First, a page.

Ever wonder where baby chicks come from? You'll be happy to know that baby chicks actually come in the mail.
Once hatched, baby chickens have about 3 days worth of nourishment in their bodies. When you PRE-order baby chicks on the Internet, they are shipped almost immediately upon birth.
They are shipped in special boxes, that the post office understands how to handle. We got these from Hoover's Hatchery in Iowa. So, if you've ever been interested in getting some chickens, go ahead and give them a call.
When buying chicks online, you have the option of ordering from hatcheries or through private sellers. Hatcheries are usually larger operations that specialize in breeding and hatching a variety of chicken breeds. They are known for their diverse selection and competitive prices. Private sellers, on the other hand, generally focus on a few specific breeds and tend to provide more personalized care for their birds. Whichever route you take, it’s important to do your research on the provider before placing an order to make sure they are reputable and have good reviews from previous customers.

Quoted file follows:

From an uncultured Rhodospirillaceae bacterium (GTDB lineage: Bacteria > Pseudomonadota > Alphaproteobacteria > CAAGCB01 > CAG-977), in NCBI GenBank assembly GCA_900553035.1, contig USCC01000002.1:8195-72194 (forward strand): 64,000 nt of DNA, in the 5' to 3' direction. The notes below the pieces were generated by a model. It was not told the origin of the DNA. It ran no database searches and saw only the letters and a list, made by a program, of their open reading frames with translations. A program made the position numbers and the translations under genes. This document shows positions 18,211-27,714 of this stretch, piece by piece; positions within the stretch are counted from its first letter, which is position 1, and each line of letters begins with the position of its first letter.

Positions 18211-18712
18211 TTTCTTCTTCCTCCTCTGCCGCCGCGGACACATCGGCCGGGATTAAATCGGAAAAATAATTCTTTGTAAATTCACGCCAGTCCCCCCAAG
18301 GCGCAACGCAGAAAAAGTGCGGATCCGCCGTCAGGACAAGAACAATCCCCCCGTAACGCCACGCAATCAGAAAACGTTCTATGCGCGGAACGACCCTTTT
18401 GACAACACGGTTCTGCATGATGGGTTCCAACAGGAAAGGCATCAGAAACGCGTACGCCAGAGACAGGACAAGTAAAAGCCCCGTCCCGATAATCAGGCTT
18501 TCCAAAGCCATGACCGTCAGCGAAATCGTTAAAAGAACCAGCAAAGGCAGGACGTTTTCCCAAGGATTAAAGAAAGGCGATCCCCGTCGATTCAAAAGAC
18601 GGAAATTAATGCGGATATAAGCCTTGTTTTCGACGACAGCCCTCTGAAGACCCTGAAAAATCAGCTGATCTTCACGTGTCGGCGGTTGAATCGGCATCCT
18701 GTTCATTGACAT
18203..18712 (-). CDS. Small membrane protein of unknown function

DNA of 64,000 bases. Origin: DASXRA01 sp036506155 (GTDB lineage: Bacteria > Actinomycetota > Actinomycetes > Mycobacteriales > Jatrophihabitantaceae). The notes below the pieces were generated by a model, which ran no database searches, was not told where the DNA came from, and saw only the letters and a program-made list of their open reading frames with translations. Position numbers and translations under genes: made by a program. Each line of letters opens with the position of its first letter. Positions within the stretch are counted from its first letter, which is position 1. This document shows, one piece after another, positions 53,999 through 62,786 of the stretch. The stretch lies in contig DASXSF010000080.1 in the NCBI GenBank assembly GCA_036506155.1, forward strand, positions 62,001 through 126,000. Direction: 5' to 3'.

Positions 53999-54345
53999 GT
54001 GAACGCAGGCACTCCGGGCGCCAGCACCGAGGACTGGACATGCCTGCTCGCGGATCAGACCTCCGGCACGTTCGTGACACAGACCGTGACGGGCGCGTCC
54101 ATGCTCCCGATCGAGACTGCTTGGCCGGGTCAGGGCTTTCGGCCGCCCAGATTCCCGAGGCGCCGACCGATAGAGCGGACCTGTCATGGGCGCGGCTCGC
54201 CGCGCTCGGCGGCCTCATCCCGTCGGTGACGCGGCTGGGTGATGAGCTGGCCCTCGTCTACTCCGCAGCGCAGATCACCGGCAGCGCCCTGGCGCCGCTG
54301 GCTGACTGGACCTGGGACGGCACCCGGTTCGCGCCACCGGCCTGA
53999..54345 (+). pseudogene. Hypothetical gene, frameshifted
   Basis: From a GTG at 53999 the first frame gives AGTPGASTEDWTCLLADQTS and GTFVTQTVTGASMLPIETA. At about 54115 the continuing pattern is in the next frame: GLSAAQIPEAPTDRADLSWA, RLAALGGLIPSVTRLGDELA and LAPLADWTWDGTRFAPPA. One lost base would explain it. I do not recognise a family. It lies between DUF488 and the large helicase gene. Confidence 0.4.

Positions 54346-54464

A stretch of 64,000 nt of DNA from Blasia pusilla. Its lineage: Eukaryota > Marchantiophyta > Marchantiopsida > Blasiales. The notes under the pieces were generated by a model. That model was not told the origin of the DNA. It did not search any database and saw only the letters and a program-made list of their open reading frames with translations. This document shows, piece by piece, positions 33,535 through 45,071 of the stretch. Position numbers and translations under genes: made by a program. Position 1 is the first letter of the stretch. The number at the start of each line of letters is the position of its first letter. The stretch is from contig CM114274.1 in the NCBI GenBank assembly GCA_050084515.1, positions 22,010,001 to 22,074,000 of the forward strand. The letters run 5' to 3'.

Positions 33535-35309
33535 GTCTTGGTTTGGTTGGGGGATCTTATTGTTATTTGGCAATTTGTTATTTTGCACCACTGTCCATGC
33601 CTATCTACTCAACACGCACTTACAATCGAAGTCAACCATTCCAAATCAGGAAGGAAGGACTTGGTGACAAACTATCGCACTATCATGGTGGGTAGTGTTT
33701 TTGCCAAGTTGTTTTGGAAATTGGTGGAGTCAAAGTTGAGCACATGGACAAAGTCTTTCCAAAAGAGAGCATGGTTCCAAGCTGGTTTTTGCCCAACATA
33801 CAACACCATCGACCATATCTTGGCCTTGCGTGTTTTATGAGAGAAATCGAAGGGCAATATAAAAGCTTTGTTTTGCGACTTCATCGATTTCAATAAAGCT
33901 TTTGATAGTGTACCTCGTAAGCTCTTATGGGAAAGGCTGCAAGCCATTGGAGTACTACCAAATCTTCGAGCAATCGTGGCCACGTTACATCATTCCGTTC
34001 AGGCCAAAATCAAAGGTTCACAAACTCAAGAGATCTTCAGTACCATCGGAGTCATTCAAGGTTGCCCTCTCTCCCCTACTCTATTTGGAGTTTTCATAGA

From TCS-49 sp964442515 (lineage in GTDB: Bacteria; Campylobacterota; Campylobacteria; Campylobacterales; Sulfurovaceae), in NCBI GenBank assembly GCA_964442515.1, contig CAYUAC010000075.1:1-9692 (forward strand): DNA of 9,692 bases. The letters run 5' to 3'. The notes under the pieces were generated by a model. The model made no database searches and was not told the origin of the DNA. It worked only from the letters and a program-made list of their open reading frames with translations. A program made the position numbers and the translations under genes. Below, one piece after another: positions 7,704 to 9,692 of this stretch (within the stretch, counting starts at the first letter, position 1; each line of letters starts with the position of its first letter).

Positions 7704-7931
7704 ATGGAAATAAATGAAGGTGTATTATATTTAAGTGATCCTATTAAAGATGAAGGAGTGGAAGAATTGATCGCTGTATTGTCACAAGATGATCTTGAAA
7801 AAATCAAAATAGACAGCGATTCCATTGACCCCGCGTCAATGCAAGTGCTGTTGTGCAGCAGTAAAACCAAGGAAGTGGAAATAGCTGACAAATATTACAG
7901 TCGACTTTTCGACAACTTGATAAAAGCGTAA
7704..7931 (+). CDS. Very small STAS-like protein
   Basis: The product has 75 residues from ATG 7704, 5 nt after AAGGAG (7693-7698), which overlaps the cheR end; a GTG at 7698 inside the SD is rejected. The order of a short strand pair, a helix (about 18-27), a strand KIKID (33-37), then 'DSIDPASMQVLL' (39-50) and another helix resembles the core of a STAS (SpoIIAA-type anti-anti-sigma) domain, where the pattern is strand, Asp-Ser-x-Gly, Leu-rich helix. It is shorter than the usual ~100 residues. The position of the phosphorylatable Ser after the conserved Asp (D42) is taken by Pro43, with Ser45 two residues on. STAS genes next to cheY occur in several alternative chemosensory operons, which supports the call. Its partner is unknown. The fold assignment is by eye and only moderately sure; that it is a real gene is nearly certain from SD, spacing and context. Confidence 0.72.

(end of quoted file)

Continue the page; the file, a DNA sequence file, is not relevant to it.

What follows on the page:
Once your order is placed, there is some prep work to be done before your chicks arrive at your doorstep. First off, make sure you have a brooder set up and ready for them – this will be their home until they are old enough to go outside. Make sure that the brooder has plenty of space for them to roam around in, along with food bowls, water bowls, heat lamps, bedding material (like wood shavings), and plenty of hiding places so they can feel safe while they grow up. It’s also important to keep their living area clean by regularly replacing bedding material and cleaning out food/water bowls as needed.
When your chicks arrive at your house, it’s time for them to move into their new home! Make sure that the environment inside their brooder is warm – around 90-95°F – so they will stay comfortable while they adjust to their new surroundings. The temperature should be gradually lowered over time as they get older until it reaches 70°F when they finally move into their coop outside or in your backyard (if allowed)